A barren back yard is remade with a fresh desert vibe

Share via

When Amnon and Frances Yariv decided to downsize from an elaborate 1920s Spanish Colonial Revival home, they found the perfect spot. The new house was nearby so they could stay in the Arroyo Seco area of Pasadena, and its pared-down Midcentury Modern aesthetic was in sync with their desire to simplify. The only snag was the withered front lawn and barren back yard.

Fortunately for the Yarivs, their daughter Gabriela, a landscape designer, was able to envision a new garden that would do justice to the clean lines of William Blurock’s 1960s architecture.

“The minute I saw the back yard’s original latticework fence painted that really cool green, I knew this had the potential to be a gorgeous space,” Gabriela recalls.


Gabriela had designed her parents’ previous garden, a property with a dreamy reflecting pond, terraces and roses. This time around, she turned to a sleek 1940s Palm Springs bachelor pad for inspiration. It was created by architect Albert Frey for industrial designer Raymond Loewy, whose credits include the iconic Coca-Cola bottle and TWA, Shell and Exxon logos. She was particularly dazzled by the back yard, which was anchored to the desert by towering cactus and palm trees and by boulders built right into the pool coping.

The back yard of her parents’ new home, on the other hand, was a disaster. “It was essentially a pool embedded in concrete,” says Amnon, a professor at Caltech.

Careful to preserve the latticework fence and a patio wall of Frank Lloyd Wright-esque textile blocks, Gabriela began the makeover by demolishing an oversize kidney-shaped pool and deck. Some of the footings for the perimeter garden walls were also jackhammered and reinforced to make way for 12- to 15-foot Washingtonia palms, which had to be craned in.

The kidney-shaped pool and deck were demolished to make way for a smaller pool and Washingtonia palms, which had to be craned in.
(Kent Nishimura / Los Angeles Times)

Then she designed a smaller free-form pool, hand-picking granite boulders at Sunburst Decorative Rock in Irwindale before having them lifted into place so that they jut out from the new deck.

“I had to plan where everything would go ahead of time because hiring a crane was so expensive,” she says.


Against the white garden walls, Gabriela introduced slender lemaireocereus cactus between the palms to establish a bold vertical rhythm. Below those, she punctuated ground-hugging succulents from California Cactus Center in Pasadena with more rocks along the paths and edge of the pool.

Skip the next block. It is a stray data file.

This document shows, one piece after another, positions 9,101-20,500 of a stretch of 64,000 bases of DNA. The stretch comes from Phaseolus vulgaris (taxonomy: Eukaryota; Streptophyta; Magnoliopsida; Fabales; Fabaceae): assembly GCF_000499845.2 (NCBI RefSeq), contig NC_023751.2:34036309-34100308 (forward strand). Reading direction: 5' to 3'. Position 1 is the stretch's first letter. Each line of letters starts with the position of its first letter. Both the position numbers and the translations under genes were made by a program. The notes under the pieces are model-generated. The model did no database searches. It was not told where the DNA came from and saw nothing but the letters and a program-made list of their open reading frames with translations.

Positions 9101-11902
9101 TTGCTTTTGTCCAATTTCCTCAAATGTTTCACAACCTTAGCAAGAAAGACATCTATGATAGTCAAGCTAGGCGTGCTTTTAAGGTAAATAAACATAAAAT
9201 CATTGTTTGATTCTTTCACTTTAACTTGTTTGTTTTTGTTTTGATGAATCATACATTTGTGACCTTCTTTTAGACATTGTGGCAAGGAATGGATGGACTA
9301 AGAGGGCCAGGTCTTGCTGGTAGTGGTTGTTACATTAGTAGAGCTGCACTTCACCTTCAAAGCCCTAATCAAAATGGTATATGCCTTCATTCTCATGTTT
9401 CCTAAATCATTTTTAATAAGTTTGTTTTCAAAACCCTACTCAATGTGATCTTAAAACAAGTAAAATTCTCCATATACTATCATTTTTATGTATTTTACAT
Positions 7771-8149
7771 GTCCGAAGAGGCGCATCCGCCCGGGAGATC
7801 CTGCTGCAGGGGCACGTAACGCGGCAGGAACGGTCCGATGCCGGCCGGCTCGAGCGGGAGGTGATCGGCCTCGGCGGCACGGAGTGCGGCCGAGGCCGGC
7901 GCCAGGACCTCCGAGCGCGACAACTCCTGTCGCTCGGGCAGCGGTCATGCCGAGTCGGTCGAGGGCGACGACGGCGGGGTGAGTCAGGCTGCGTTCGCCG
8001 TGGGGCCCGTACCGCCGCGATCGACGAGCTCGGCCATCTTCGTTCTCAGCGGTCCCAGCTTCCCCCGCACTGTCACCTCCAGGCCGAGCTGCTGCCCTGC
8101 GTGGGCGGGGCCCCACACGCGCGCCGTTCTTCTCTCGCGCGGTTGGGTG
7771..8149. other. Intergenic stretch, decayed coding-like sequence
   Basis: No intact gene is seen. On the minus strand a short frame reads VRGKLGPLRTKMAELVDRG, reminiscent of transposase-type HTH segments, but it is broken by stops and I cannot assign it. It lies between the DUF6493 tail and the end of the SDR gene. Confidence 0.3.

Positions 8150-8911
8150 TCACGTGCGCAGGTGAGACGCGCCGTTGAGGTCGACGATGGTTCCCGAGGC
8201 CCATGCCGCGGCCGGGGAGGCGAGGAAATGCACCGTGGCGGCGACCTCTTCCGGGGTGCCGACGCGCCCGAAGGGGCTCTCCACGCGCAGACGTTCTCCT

The soil was mulched with pea gravel here as well as out front, where a concrete driveway replaced asphalt and drought-tolerant agaves, euphorbias and Jerusalem thorn trees replaced the turf.

“I loved the color of the paint on the latticework and the house trim so much that I designed the plant palette around it,” Gabriela says.

To that olive green, she added gray and a pale celadon green, combining variegated Agave lophantha, Kalanchoe beharensis ‘Oak Leaf’ and flower-shaped Sedum clavatum with more commonplace ponytail palms, aloes and dudleyas. Drip irrigation got the plants started; these days only occasional hand watering is necessary.

Landscape designer Gabriela Yariv loved the color of the paint on the latticework and the patio trim so much that she designed the plant palette in the front yard around it.
(Kent Nishimura / Los Angeles Times)

While the same gray-green hues appear in the ceramic tiles lining the pool, Gabriela deployed ‘California Gold’ and ‘Orange King’ bougainvilleas as accents that tie the garden to the interior decor.


Among the finishing touches were an airy Kenneth Cobonpue patio sofa and chairs from Janus et Cie, which helped transform a once-unattractive environment into a private resort. “It’s such a small space, but it feels like an oasis,” she says.

Her parents second that opinion.

Says Amnon: “The patio and garden have become an extension of the living room. Now we like to read and nap outside.”

Get the look

To achieve the look she wanted, landscape designer Gabriela Yariv—her website is—relied on two of her go-to resources:

California Cactus Center: “They grow the majority of their own cactus and succulents and have the widest variety,” Yariv says. “They really are the best, absolute experts who know their botany.” 216 S. Rosemead Blvd., Pasadena. (626) 795-2788.

Sunburst Decorative Rock: “I got Del Rio gravel and boulders here, but they also have a good selection of other materials.” It’s ... one of the best places on the East Side and well-priced.” 282 Live Oak Ave., Irwindale. (626) 230-7535.